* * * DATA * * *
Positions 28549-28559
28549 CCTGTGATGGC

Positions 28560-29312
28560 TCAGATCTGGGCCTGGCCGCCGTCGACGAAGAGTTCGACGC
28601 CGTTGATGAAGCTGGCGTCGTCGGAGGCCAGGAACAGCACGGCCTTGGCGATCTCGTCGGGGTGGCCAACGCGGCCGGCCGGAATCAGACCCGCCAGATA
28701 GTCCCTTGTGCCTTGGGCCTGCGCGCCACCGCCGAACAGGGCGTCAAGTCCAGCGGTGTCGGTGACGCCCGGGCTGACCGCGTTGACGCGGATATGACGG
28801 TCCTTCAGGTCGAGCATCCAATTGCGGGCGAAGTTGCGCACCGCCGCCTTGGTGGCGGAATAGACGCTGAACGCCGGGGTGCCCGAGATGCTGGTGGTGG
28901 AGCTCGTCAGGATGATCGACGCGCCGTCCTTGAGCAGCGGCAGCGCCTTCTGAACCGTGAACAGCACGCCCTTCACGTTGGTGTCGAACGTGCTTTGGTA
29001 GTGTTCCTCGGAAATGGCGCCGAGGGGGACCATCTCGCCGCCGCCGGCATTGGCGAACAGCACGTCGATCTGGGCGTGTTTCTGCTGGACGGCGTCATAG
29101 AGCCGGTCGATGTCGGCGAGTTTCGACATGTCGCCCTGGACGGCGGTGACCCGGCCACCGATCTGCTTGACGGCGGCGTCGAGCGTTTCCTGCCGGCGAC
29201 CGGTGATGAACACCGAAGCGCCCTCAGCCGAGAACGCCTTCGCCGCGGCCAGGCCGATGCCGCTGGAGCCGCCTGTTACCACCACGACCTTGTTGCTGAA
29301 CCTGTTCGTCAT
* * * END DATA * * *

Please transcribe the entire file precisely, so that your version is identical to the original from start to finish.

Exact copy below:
Positions 28549-28559
28549 CCTGTGATGGC

Positions 28560-29312
28560 TCAGATCTGGGCCTGGCCGCCGTCGACGAAGAGTTCGACGC
28601 CGTTGATGAAGCTGGCGTCGTCGGAGGCCAGGAACAGCACGGCCTTGGCGATCTCGTCGGGGTGGCCAACGCGGCCGGCCGGAATCAGACCCGCCAGATA
28701 GTCCCTTGTGCCTTGGGCCTGCGCGCCACCGCCGAACAGGGCGTCAAGTCCAGCGGTGTCGGTGACGCCCGGGCTGACCGCGTTGACGCGGATATGACGG
28801 TCCTTCAGGTCGAGCATCCAATTGCGGGCGAAGTTGCGCACCGCCGCCTTGGTGGCGGAATAGACGCTGAACGCCGGGGTGCCCGAGATGCTGGTGGTGG
28901 AGCTCGTCAGGATGATCGACGCGCCGTCCTTGAGCAGCGGCAGCGCCTTCTGAACCGTGAACAGCACGCCCTTCACGTTGGTGTCGAACGTGCTTTGGTA
29001 GTGTTCCTCGGAAATGGCGCCGAGGGGGACCATCTCGCCGCCGCCGGCATTGGCGAACAGCACGTCGATCTGGGCGTGTTTCTGCTGGACGGCGTCATAG
29101 AGCCGGTCGATGTCGGCGAGTTTCGACATGTCGCCCTGGACGGCGGTGACCCGGCCACCGATCTGCTTGACGGCGGCGTCGAGCGTTTCCTGCCGGCGAC
29201 CGGTGATGAACACCGAAGCGCCCTCAGCCGAGAACGCCTTCGCCGCGGCCAGGCCGATGCCGCTGGAGCCGCCTGTTACCACCACGACCTTGTTGCTGAA
29301 CCTGTTCGTCAT